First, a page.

Moderating rate hikes silver lining of bank failures?

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By :  ,  Financial Writer

Calm is restored on Wall Street for now, as worries about bank failure contagion ease. Banks failures brought a silver lining: diminished expectations for rate rises. However, consumer price inflation day is still a problem, just as the Fed’s freedom to raise rates might be limited. Volatility and bond yields moderated, but for how long?

Markets stabilize, uncertainty remains

  • The S&P 500 index traded up over 1%. Banks stocks were up on the day, but still down 12% year-to-date
  • The VIX, Wall Street’s fear index, fell back to 24, a heightened level still signaling uncertainty
  • Yields on 2- and 10-year Treasuries saw yields trading back up to 4.28% and 3.62%, respectively
  • The dollar index is trading near 103.8, off highs

Rate expectations moderate …

  • The Federal Reserve meets a week tomorrow, and markets expect little or no movement on official rates
  • Fed fund futures, a market indication of near-term rate expectations, places 22% odds of no rate hike, and 78% odds of just a 25-basis point rate hike in March
  • Another 25-basis point rate hike is expected in May, taking the benchmark short-term rate to a 5.0% peak
  • Rate cuts are now forecast in June, culminating with rates between 4.25% and 4.5% by the end of the year

… but inflation still a problem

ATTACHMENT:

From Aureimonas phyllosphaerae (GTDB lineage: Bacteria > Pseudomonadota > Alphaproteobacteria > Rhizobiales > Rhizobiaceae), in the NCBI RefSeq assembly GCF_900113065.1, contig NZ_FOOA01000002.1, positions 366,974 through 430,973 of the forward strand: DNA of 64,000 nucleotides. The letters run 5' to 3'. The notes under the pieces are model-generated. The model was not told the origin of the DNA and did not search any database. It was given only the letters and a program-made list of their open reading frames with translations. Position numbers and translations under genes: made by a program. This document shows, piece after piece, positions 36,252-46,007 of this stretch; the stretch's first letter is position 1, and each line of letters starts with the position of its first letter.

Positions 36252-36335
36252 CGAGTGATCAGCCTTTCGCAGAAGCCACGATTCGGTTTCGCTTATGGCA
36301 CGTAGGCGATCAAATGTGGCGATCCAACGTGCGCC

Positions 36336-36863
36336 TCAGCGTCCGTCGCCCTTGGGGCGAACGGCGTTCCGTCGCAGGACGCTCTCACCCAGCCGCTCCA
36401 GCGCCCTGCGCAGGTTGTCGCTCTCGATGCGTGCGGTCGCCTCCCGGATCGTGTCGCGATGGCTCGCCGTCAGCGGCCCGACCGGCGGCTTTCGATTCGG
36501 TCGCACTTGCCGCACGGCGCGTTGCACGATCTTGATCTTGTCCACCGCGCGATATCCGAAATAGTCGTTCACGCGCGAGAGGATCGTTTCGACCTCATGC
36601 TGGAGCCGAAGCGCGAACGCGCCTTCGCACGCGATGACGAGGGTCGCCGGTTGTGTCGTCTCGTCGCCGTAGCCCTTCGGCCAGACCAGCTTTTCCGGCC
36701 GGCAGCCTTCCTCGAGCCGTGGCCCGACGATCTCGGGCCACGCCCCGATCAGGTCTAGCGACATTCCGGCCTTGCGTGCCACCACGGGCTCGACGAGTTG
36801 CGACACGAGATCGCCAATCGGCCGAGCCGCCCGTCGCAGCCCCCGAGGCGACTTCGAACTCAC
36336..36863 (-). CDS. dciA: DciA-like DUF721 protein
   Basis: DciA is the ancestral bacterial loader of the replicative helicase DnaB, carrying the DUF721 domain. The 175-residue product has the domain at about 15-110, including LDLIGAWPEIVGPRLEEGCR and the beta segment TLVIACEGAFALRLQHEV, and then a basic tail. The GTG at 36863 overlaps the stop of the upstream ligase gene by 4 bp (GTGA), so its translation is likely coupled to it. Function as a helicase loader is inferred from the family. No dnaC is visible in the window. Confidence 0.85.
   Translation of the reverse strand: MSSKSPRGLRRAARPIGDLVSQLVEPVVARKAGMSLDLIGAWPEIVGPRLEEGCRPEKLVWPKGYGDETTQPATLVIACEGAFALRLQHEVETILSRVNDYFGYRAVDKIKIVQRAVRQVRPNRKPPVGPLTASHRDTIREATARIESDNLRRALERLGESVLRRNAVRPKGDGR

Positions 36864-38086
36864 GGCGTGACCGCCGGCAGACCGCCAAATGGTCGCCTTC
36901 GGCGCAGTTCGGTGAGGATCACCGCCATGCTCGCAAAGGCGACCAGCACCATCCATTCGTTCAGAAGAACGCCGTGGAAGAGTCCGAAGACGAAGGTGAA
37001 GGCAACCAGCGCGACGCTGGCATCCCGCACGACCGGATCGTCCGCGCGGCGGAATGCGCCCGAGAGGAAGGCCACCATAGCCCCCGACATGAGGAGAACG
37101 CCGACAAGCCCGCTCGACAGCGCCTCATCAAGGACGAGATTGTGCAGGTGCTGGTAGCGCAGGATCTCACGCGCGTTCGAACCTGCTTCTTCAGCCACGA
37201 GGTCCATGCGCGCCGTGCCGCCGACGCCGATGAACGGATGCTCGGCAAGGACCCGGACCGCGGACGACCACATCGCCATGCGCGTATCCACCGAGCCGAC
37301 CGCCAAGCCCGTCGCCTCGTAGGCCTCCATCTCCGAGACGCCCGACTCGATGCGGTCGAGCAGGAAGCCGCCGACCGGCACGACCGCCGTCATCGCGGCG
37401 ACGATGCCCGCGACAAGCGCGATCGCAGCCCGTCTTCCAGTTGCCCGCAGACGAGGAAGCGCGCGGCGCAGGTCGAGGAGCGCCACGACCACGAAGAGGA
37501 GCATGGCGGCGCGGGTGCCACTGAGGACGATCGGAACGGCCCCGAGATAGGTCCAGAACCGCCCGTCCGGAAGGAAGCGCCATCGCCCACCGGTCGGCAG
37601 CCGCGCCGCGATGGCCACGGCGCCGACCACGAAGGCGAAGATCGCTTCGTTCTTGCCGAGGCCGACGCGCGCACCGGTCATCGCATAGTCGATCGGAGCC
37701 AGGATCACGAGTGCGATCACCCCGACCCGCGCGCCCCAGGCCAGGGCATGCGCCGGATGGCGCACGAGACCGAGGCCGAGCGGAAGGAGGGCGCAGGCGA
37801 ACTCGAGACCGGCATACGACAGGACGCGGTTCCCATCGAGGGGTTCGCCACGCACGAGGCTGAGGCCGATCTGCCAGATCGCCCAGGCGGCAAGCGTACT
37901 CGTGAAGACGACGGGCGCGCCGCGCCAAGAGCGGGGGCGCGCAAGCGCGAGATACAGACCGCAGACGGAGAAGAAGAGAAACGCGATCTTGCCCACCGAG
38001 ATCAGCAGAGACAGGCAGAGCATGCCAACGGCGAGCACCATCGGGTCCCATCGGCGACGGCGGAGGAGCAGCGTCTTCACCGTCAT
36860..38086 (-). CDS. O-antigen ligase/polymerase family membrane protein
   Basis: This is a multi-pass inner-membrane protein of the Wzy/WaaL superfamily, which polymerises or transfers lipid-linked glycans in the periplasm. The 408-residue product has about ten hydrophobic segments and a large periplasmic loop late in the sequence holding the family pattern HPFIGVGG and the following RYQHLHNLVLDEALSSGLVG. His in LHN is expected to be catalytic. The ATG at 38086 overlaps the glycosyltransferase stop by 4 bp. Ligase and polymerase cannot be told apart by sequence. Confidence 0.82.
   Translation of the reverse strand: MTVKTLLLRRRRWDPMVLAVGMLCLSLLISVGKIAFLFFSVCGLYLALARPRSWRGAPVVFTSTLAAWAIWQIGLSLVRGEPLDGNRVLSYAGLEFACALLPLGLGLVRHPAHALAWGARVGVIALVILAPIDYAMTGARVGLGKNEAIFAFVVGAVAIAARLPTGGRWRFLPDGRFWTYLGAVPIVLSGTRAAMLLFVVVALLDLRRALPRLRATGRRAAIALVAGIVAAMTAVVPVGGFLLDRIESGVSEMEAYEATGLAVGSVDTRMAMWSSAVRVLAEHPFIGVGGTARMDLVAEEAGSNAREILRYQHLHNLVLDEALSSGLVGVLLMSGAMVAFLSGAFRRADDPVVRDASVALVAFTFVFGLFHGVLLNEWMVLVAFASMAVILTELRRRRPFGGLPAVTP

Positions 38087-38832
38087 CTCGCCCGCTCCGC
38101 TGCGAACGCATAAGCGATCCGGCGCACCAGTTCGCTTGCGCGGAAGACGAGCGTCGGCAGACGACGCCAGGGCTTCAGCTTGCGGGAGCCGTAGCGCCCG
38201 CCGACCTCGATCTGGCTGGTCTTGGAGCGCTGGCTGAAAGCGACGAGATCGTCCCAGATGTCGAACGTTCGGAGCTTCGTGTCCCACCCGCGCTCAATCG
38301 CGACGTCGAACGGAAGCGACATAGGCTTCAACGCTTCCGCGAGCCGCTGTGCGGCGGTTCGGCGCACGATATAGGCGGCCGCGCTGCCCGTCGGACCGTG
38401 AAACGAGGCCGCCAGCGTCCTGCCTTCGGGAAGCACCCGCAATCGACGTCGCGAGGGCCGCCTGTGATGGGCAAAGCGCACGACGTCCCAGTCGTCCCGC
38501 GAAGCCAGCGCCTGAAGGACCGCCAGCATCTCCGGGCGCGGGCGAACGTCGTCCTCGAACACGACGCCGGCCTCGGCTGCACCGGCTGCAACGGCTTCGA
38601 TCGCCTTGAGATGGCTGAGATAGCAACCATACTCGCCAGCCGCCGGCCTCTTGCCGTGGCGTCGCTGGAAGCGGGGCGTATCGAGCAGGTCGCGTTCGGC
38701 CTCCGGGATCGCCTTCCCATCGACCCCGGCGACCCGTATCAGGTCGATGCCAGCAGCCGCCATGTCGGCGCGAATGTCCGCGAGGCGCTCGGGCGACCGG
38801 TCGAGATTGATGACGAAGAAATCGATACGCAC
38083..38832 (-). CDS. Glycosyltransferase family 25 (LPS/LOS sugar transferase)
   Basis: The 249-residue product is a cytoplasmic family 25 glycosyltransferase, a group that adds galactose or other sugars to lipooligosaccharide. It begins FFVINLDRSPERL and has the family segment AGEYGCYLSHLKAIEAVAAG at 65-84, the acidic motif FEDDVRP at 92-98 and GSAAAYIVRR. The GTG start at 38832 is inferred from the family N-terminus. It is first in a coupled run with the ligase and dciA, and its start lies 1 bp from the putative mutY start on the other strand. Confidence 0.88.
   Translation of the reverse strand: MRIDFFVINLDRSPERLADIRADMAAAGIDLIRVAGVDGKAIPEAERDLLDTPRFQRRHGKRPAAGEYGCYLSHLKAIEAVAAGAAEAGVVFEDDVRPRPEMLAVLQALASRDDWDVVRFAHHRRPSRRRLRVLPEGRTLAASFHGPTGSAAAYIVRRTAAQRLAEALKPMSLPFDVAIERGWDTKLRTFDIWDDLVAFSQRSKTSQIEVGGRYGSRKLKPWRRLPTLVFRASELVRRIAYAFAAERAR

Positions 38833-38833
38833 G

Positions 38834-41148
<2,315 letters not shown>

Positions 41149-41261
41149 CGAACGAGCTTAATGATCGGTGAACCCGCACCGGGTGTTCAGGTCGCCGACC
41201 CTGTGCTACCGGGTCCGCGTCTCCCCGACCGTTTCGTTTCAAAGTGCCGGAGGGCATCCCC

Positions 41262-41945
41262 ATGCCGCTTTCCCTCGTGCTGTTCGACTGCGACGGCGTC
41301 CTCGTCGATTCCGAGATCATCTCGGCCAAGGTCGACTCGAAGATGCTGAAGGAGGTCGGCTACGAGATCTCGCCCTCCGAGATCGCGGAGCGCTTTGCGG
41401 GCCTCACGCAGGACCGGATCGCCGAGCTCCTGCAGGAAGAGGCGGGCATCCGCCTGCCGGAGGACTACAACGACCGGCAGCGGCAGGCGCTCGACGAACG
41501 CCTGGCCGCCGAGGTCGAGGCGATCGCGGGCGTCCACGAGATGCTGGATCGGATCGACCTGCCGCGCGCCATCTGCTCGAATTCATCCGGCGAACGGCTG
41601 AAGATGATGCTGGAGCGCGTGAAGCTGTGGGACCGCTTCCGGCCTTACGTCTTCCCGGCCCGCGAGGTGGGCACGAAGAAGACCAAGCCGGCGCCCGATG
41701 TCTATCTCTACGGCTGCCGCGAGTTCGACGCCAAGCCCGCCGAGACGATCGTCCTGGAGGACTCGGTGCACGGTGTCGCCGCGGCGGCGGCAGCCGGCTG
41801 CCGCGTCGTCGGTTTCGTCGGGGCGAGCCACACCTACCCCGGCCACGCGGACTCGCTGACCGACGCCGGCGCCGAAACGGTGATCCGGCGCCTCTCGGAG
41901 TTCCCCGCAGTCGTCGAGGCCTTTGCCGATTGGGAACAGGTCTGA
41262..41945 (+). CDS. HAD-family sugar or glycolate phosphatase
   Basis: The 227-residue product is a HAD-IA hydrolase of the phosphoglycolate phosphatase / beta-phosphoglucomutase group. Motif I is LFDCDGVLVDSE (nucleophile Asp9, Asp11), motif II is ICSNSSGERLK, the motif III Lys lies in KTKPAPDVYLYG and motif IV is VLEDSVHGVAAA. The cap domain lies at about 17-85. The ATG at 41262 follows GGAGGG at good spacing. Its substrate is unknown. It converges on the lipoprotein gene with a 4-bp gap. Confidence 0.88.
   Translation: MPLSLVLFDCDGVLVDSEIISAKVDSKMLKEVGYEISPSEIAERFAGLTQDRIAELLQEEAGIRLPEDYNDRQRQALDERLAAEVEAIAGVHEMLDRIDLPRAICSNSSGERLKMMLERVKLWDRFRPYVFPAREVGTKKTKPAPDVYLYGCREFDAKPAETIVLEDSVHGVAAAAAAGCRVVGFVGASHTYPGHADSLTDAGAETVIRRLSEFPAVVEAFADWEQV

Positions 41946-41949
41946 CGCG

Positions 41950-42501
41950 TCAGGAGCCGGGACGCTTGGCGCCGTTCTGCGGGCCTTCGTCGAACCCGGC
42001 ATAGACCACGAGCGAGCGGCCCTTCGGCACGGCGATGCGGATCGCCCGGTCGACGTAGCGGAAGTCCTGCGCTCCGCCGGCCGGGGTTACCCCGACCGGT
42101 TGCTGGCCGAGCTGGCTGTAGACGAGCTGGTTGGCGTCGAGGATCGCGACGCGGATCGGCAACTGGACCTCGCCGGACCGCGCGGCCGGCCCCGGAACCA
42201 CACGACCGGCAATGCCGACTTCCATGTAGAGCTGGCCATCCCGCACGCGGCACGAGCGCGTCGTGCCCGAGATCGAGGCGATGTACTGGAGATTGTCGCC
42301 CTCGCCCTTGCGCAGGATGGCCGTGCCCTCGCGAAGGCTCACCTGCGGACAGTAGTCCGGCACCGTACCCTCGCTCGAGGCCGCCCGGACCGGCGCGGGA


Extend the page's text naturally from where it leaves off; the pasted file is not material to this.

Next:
• Consumer price inflation data came in pretty much as expected this morning – but core inflation remains a significant problem, just as the Fed’s hands might be tied on rate rises
  • The consumer price index (CPI) rose 0.4% month-on-month in February, matching analyst expectations, down from 0.5% the previous month
  • Headline CPI rose 6.0% year-on-year in February, matching expectations, down from 6.4% the previous month
  • Core CPI, excluding more volatile food and energy prices, was up 5.5% year-on-year in February, matching analyst expectations, down from 5.6% the previous month.
  • Monthly data was more worrying. Core CPI rose 0.5% month-on-month, slightly higher than expected
  • Components like shelter and services are still seeing inflation, even as energy prices, used vehicles and medical care services saw month-on-month declines

Commodities face demand headwinds

  • Broader commodity markets continue to face headwinds from economic uncertainties on Wall Street that have many traders worried about longer-term demand prospects
  • Crude oil prices are 2% lower on lingering demand worries
  • Russia agreed to extend the grain initiative that allows exports from three approved Ukrainian ports, but only for another 60 days and not 120 days as was originally agreed
  • Corn and wheat traders will be following these developments closely given tight supply markets
  • Low prices for US corn and wheat look attractive, and its grain exports are benefiting – for example, the USDA today reported that exporters sold 24.1 million bushels of old-crop corn to China over the past 24 hours
  • Soybean charts on the other hand look top-heavy, with prices struggling amid significant fund ownership that now worries that a short Argentine crop may not increase demand for US soymeal amid a bumper Brazilian crop

Arlan Suderman, Chief Commodities Economist


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